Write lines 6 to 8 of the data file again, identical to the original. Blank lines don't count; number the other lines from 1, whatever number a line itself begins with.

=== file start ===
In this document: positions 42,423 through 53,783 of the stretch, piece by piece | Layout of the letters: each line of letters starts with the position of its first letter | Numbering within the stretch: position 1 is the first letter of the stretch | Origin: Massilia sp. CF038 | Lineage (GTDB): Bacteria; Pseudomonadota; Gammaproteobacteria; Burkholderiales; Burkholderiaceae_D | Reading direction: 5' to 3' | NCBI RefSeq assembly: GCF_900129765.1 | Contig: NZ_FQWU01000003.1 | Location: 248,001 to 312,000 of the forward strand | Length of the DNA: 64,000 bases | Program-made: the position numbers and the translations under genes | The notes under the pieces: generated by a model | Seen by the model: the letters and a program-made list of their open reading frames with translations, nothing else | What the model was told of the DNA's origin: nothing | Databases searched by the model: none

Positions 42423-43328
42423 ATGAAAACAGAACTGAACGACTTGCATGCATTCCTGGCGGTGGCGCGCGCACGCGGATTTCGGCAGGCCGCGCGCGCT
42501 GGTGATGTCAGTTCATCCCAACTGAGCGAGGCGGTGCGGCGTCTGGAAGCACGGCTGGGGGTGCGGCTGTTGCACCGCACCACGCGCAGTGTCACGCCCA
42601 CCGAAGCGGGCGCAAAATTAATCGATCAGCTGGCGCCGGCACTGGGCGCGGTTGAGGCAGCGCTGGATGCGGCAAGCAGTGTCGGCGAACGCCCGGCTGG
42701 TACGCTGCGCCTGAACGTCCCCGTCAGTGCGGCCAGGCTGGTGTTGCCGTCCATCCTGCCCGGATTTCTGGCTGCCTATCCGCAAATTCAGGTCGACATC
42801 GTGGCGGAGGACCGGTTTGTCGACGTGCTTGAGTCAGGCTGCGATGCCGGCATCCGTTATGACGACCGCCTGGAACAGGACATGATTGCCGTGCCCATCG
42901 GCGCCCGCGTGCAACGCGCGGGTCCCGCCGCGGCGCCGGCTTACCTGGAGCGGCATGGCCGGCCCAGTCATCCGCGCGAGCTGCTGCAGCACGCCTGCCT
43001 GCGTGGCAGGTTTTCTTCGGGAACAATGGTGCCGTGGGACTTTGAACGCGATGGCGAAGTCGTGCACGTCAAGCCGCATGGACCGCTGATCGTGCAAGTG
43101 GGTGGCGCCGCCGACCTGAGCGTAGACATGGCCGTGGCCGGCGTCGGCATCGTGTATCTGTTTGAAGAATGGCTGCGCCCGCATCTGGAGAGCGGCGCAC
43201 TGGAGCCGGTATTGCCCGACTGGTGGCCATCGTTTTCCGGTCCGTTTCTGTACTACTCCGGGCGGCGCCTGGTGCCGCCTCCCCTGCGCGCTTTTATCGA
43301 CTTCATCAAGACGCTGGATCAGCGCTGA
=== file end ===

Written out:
42701 TACGCTGCGCCTGAACGTCCCCGTCAGTGCGGCCAGGCTGGTGTTGCCGTCCATCCTGCCCGGATTTCTGGCTGCCTATCCGCAAATTCAGGTCGACATC
42801 GTGGCGGAGGACCGGTTTGTCGACGTGCTTGAGTCAGGCTGCGATGCCGGCATCCGTTATGACGACCGCCTGGAACAGGACATGATTGCCGTGCCCATCG
42901 GCGCCCGCGTGCAACGCGCGGGTCCCGCCGCGGCGCCGGCTTACCTGGAGCGGCATGGCCGGCCCAGTCATCCGCGCGAGCTGCTGCAGCACGCCTGCCT